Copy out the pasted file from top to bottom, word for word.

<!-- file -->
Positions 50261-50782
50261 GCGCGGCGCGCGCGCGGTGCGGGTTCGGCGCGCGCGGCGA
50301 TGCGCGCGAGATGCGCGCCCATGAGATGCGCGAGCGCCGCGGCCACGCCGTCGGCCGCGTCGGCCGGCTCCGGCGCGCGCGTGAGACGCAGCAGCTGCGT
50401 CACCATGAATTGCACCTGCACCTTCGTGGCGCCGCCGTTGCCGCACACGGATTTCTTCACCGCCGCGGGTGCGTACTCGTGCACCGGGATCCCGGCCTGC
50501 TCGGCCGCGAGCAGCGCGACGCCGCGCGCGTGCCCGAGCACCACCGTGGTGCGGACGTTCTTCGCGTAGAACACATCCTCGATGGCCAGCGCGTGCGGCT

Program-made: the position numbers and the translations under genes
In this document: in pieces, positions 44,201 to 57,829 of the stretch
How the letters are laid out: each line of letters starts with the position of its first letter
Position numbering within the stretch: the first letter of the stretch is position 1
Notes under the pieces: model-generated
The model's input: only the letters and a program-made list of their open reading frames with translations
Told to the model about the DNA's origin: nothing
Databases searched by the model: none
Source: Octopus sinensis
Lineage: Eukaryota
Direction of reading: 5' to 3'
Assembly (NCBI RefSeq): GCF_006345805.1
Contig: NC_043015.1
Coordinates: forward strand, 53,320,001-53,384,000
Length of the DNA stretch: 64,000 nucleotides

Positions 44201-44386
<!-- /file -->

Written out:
Positions 50261-50782
50261 GCGCGGCGCGCGCGCGGTGCGGGTTCGGCGCGCGCGGCGA
50301 TGCGCGCGAGATGCGCGCCCATGAGATGCGCGAGCGCCGCGGCCACGCCGTCGGCCGCGTCGGCCGGCTCCGGCGCGCGCGTGAGACGCAGCAGCTGCGT
50401 CACCATGAATTGCACCTGCACCTTCGTGGCGCCGCCGTTGCCGCACACGGATTTCTTCACCGCCGCGGGTGCGTACTCGTGCACCGGGATCCCGGCCTGC
50501 TCGGCCGCGAGCAGCGCGACGCCGCGCGCGTGCCCGAGCACCACCGTGGTGCGGACGTTCTTCGCGTAGAACACATCCTCGATGGCCAGCGCGTGCGGCT

Program-made: the position numbers and the translations under genes
In this document: in pieces, positions 44,201 to 57,829 of the stretch
How the letters are laid out: each line of letters starts with the position of its first letter
Position numbering within the stretch: the first letter of the stretch is position 1
Notes under the pieces: model-generated
The model's input: only the letters and a program-made list of their open reading frames with translations
Told to the model about the DNA's origin: nothing
Databases searched by the model: none
Source: Octopus sinensis
Lineage: Eukaryota
Direction of reading: 5' to 3'
Assembly (NCBI RefSeq): GCF_006345805.1
Contig: NC_043015.1
Coordinates: forward strand, 53,320,001-53,384,000
Length of the DNA stretch: 64,000 nucleotides

Positions 44201-44386